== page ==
Morning Glory

Action News 5 Anchor Kym Clark



 

It’s 2:30 in the morning and while most of us are sound asleep, Kym Clark is up and running. As the morning/noon news anchor for WMC-TV’s Action News 5, Kym prepares for her day by scanning the Internet and watching news feeds as she banters with her colleagues. By 5 a.m., she’s announcing the first of several newscasts; by 7, her day is half over, just in time for the morning commute. 

With a couple of hours free, she drives home to do her daughter’s hair and share breakfast husband, Patrick Akers. “We’re both easy-going, laid-back people, kind of ying and yang,” she observes. Patrick works as an art director at RSVP and is as hands-on with their 5-year-old daughter Ginger as he is with the magazine. (Patrick also has a teenage son from his first marriage.) 

“He’s forced to do a lot more with the baby because of my schedule, probably more than many men.” says Kym. It’s often Patrick who puts Ginger to bed at night and gets her up in the morning. But they both work to make sure they stay on the same page when it comes to parenting. 

“I can’t imagine being a single mom and trying to do this,” she admits. “If Patrick wasn’t as involved, I don’t know what I’d do. He’s an excellent dad.” 

 

Learning the ropes

Kym got her start in the news business after graduating from the University of Georgia with a degree in advertising and public relations in 1984. Her original plan was to become a college professor. But her parents insisted she get a job first. So with the pluck of a Miss University of Georgia pageant winner (Kym was the first African American to win the title, news that made the March 14, 1983 issue of Jet magazine) she landed her first position as a radio disc jockey at a station in Athens, Georgia. 

At her second job in Macon, Georgia, the station manager invited her do an air check and liked what he saw. Kym was promoted from her radio spot to the station’s TV news department. Her first big story involved rewriting wire copy on the Challenger space shuttle disaster. 

“I didn’t know what I was doing at first. I had to figure it out as I went along. The general manager would call periodically and say, ‘Really?’“ she says with a laugh. 

“I don’t think I really learned about news gathering until I came to Channel 5.” She was hired as a general assignment reporter in 1988 by news director Mason Granger, who she credits with helping to  sharpen her reporting skills, “I had to learn how to write better, how to get to the point of a story quicker.”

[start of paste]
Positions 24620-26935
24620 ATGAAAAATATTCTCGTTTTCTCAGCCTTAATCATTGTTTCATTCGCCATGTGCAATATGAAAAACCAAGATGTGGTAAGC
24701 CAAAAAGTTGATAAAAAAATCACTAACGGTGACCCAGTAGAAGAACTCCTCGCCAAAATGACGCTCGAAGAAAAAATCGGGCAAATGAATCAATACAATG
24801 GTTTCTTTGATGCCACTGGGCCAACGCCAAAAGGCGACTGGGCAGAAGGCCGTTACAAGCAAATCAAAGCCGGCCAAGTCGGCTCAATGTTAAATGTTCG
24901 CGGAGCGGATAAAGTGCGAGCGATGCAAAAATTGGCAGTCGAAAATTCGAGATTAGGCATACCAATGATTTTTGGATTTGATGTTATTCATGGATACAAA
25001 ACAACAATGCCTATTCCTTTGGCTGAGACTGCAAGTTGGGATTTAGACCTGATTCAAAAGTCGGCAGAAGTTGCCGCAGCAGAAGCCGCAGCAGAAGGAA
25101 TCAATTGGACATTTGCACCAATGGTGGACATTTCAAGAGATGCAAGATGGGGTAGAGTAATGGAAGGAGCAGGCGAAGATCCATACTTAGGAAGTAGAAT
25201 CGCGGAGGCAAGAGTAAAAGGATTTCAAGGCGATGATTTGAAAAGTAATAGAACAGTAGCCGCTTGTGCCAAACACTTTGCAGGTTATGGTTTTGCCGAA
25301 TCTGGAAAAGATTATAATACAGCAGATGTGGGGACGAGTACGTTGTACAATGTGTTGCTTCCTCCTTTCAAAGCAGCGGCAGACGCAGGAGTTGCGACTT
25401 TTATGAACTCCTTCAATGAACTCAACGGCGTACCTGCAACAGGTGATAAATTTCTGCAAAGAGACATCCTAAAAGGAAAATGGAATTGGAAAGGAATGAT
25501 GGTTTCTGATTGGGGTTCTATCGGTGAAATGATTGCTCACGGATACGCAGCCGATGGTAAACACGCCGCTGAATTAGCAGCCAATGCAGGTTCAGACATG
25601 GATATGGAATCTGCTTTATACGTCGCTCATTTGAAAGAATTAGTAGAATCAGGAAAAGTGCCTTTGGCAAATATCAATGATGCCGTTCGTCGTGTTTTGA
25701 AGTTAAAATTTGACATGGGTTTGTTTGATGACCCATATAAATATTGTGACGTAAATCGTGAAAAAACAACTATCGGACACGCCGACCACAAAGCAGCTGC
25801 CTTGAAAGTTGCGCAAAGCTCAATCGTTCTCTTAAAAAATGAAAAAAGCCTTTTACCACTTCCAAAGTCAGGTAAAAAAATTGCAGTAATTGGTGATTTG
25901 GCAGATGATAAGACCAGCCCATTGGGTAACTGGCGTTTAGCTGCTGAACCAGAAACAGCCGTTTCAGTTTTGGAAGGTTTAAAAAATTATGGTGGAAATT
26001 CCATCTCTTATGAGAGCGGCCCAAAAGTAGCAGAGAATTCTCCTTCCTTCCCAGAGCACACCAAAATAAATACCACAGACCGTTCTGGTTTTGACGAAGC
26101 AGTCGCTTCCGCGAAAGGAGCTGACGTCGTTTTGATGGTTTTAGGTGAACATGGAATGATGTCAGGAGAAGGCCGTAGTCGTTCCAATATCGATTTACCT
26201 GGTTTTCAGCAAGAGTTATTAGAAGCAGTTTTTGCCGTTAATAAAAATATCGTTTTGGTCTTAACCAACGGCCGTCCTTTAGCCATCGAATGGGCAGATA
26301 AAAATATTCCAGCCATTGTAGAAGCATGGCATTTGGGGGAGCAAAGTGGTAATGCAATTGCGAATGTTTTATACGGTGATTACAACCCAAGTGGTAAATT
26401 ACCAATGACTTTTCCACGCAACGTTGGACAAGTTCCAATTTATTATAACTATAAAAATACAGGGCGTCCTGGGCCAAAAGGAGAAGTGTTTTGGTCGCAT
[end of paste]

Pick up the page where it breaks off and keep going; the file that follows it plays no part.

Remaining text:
Her primary responsibilities are now at the anchor desk, though she still reports the Extra Credit education segment each week. And she’s interviewed many noteworthy people over the years. Some of her favorites include former president Bill Clinton and media mogul Oprah Winfrey. 

While she admits she’s not a hard-hitting journalist, her effervescent personality keeps her in demand as an emcee and station representative. 

So what do people want to know about life in front of the camera?

  “Well, they often ask questions like, ‘Who does your hair,’ and ‘Where do you buy your clothes.’ But mostly I get, ‘You’re a lot smaller that I thought you’d be,” she says. “I guess that’s a good thing!”

 

Relaxing at home 

She leaves her larger-than-life persona at the office, relaxing on weekends with her family, tending the vegetable garden the couple planted in the backyard, or watching movies. The couple share a mutual love of sci-fi, fantasy, and all things Steven King. Once Ginger came along, their world expanded to include Disney, Chuckie Cheese, and girlie-girl destinations like Sweet ‘n Sassy, where Ginger had her fifth birthday party. 

But Kym loves her role as a mom, something she wasn’t convinced she’d even have a chance at, since she was 40 when Ginger was born. 

“I immediately went off birth control once I got married. I thought I’d get pregnant right away. I figured all you needed was one good egg. But one day I was chit-chatting with Donna Davis, we were doing our make-up, and I mentioned that I hadn’t had a cycle in several months. Donna looked at me and said, ‘Girl, you better get to the doctor. I think you’re pregnant.’ And ta-da, that was it!”

Her story isn’t unique. Because of the demanding nature of TV news, many female journalists wind up postponing family life to keep their careers moving forward.

“This line of work can be all-consuming. The people you date tend to be co-workers or folks at other stations. Plus, it takes a special kind of man to be called Mr. Clark,” she says with a wink. 

But Patrick wasn’t a groupie. In fact, he had only seen Kym on television once or twice when they met through mutual friends. At the time, he was also in the midst of a painful divorce, a reality that was reflected in his paintings. “He was definitely a tortured artist at that time,” Kym says. But his introspection and her outgoingness proved to be a good combination. Their marriage works, they say, because they understand the importance of compromise and communication. 

“I must remember to give my husband [down] time to paint,” says Kym, referring to Patrick’s true passion. His artwork runs the gamut, from realistic sketches to more abstract, textured paintings. 

“It’s rare to find someone you can trust and connect with. I can be petulant and stamp my feet but then he’ll make me laugh,” she says. And on being a mother? She grows quiet for a moment. “It softens you in ways you didn’t know you needed softening. It makes me want to be wiser, for my daughter.”  

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